When you’re going to be starting to engage someone in helping them with their journey to becoming financially fit, I wonder how do you analyze or benchmark a person’s or maybe an entrepreneur’s financial fitness?
So the first thing I like to do when we’re working together is I usually ask them what they know about their finances. Most times they tell me they don’t know anything, which very quickly I find out it is not true. But the people are very lacking in self-confidence around that financial aspect. So just getting them talking about it. I like to look at the numbers.
I do an assessment using traditional financial ratios. I compare it to their performance year over year. I compare it to industry benchmarks and we talk through it and it gives us a really good opportunity to talk about number one: what are these financial statements? The one that most entrepreneurs may know is the income statement also called the profit and loss, P and L,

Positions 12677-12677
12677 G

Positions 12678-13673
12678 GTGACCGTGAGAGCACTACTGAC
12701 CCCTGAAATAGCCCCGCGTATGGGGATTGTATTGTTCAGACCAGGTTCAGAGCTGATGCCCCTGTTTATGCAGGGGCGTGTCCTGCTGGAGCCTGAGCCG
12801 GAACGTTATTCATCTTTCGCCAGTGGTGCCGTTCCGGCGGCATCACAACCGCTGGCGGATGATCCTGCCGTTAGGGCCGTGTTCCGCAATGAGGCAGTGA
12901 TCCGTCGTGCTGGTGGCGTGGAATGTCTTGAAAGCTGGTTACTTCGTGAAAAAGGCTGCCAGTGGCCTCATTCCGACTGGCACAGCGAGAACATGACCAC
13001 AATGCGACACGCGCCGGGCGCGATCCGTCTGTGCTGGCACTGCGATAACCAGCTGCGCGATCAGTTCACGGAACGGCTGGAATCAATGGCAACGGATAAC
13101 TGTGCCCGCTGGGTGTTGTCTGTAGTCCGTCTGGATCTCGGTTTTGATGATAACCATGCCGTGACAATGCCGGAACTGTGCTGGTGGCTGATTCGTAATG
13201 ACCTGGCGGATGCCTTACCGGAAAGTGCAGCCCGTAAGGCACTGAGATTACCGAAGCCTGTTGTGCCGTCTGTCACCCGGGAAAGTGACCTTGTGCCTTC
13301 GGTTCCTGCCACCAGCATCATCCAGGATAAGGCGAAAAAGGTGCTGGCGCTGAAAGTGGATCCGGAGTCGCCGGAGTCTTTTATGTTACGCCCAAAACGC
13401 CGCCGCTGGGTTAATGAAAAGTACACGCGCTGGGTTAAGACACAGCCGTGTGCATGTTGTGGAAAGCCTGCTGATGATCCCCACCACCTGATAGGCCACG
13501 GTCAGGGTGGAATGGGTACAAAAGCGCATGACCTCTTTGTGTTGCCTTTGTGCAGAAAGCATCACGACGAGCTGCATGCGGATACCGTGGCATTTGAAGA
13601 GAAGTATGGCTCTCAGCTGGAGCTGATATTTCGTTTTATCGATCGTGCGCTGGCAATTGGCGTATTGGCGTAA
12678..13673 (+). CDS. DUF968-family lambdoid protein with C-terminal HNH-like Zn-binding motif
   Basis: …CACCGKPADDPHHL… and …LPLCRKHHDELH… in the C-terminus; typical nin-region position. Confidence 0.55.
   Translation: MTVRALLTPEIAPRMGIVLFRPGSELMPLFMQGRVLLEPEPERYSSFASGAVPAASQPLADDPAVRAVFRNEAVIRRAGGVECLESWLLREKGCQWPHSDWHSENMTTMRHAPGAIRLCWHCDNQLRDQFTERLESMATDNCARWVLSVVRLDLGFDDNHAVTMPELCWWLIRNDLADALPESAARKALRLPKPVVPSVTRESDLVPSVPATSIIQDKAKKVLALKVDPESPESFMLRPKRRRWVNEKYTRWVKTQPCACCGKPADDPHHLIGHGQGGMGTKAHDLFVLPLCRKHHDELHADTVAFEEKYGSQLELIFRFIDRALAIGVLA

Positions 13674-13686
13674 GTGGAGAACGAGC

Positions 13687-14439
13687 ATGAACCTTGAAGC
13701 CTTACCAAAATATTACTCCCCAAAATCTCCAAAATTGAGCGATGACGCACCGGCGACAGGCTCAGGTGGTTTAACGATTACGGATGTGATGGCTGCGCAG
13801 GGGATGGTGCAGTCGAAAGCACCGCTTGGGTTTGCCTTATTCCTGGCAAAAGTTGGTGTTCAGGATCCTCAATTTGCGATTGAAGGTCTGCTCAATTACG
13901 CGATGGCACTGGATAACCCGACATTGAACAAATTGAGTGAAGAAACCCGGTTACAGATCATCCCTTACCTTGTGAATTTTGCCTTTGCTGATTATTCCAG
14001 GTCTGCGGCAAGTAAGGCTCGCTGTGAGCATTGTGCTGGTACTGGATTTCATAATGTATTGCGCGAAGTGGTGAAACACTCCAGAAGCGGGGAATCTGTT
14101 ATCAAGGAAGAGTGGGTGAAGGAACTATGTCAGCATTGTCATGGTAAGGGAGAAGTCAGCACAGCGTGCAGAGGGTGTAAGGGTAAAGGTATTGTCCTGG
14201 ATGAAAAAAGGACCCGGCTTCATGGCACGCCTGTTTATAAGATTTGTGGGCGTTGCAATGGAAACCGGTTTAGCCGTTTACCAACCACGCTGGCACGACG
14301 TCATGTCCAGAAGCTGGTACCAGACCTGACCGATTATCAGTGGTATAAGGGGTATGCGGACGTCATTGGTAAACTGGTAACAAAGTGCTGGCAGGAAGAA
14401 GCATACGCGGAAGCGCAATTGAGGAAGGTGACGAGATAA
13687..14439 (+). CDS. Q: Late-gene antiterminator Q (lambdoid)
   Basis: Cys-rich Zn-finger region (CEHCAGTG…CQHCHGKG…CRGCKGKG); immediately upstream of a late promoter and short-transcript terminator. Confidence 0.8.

where you really have all your sales and then all of your expenses. That’s the one that most entrepreneurs take a peek at. The other one that’s very important is your balance sheet that shows all of the things that you own, all of your assets and all of the people you owe money to, and the equity or the funds you’ve built up in the business.
So explaining how those statements work and then–from an outsider’s perspective, very objective– how do they stack up according to those ratios? And the interesting thing is that while I’m talking about what I’m seeing, they’re able to fill in the gaps of the story of what was happening in the business because they knew how it felt.
If I start talking about liquidity, which is having cash to pay your bills, your short term obligations. And it’s a really formal term. They’ll remember that they had some cashflow challenges and things felt strained at that period of time when I’m talking about that in the numbers.
It’s really nice to see the analysis, then their story comes together because between the two of us, we can then build on their knowledge and help them start to see how the numbers can help them plan for future things in the business.